U.S. kids’ wear brand Hanna Anderson’s online purchase platform was hacked during the holiday season of December 2019. The attackers stole the credit card details including customer name, payment card number, CVV code, expiration date along with billing and shipping address of its customers from the checkout and payment page of the online portal.
An email sent by Hanna Andersson to its customers stated that, on December 5, 2019, law enforcement authority informed the retail giant about credit cards used on its website being sold on the dark web. The IT department responded quickly to this intimation and assembled a cyber forensic team to investigate the breach.
The cyber forensic team’s investigation confirmed that Hanna Andersson’s “third-party eCommerce platform, Salesforce Commerce Cloud, was infected with malware that may have scraped information entered by customers into the platform during the purchase process. The earliest potential date of compromise identified by the (cyber) forensics investigators is September 16, 2019, and the malware was removed on November 11, 2019.”
However, the investigators were not able to determine the exact number of compromised details. Therefore, as a precautionary measure, Hanna Andersson decided to inform all its customers about the breach, who purchased goods from the online portal during the reported time period.
Hanna Andersson confirmed that it is fully cooperating with the law enforcement department and payment card companies in further investigating the incident. The retailer has taken required steps to re-secure the third-party online purchase platform.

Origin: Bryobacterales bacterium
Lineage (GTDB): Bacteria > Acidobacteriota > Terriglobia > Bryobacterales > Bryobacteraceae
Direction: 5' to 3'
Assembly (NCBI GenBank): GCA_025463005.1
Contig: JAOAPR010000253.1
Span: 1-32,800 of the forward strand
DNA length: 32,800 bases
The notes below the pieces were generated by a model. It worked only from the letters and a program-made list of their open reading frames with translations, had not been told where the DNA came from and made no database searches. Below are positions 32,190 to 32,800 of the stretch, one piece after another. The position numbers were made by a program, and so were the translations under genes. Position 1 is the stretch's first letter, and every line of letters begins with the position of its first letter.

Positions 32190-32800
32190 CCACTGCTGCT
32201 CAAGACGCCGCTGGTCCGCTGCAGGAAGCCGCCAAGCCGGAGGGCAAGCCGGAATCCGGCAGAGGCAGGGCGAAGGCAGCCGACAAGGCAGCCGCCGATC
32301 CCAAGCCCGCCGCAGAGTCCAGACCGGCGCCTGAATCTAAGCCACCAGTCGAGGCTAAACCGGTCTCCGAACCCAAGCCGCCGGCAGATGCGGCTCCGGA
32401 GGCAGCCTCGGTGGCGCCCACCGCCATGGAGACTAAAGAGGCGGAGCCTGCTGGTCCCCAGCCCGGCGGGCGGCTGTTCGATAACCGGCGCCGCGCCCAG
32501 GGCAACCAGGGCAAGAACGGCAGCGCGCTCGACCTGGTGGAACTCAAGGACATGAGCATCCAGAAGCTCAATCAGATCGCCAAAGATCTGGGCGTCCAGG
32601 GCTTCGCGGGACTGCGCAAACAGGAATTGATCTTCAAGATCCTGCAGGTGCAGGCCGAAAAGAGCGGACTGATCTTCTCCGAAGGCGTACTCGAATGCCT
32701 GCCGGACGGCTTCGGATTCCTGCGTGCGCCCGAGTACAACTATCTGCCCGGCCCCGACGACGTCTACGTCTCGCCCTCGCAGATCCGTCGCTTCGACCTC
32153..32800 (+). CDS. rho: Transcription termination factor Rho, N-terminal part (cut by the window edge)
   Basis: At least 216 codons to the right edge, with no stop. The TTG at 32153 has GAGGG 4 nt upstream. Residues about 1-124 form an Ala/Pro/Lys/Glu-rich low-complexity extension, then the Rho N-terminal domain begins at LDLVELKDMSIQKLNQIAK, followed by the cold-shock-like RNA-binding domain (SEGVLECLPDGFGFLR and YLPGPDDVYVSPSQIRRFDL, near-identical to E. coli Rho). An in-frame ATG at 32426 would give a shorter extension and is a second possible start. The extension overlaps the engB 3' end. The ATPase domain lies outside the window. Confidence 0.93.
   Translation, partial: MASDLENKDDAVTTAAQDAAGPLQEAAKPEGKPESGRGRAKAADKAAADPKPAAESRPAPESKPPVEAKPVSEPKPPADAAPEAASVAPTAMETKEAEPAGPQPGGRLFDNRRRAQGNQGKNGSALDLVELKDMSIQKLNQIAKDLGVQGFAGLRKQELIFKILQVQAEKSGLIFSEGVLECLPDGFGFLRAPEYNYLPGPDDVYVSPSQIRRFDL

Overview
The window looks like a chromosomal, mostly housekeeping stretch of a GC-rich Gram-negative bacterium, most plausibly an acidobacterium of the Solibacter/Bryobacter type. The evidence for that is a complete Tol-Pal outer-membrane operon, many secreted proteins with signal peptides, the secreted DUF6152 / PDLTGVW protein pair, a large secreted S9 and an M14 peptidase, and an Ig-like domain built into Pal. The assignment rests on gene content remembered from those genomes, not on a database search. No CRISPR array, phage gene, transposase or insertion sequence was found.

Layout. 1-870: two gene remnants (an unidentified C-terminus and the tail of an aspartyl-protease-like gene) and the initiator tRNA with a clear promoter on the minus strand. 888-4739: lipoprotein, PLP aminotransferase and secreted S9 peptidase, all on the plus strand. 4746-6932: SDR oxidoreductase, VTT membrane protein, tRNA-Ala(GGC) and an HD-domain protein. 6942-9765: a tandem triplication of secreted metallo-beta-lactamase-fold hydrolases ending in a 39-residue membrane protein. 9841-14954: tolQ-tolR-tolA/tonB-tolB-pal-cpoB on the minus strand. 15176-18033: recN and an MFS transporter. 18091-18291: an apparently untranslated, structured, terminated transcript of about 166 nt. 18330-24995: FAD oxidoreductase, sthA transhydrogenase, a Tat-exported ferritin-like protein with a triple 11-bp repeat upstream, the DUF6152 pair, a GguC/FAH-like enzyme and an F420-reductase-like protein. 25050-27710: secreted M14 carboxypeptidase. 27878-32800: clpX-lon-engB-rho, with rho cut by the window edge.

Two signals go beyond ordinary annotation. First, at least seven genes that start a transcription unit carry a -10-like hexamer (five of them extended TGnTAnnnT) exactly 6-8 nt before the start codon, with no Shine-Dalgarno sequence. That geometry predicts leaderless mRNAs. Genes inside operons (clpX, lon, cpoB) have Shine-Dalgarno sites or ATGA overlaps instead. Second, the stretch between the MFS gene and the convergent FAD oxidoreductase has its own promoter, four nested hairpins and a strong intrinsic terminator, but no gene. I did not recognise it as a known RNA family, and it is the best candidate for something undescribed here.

This attack is similar to the Magecart attack faced by Macy’s, an American department store chain, in October 2019. The retailer stated that unknown intruders planted a card-stealing malware script on its payment site and collected customer details.
According to a press release, the attackers installed a Magecart script on the checkout page of its website and siphoned off customers’ payment card details between October 7 and October 15, 2019. “The unauthorized code was highly specific and only allowed the third-party to capture information submitted by customers on macys.com and the checkout page – if ‘place order’ button was hit after entering the credit card data, and the wallet page was accessed through My Account. Our teams successfully removed the unauthorized code on October 15, 2019,” the statement added.
Macy’s clarified that the attack only affected its webpage users and not the users who made purchases using its mobile application. Security experts opined that the attack appears to be a Magecart operation.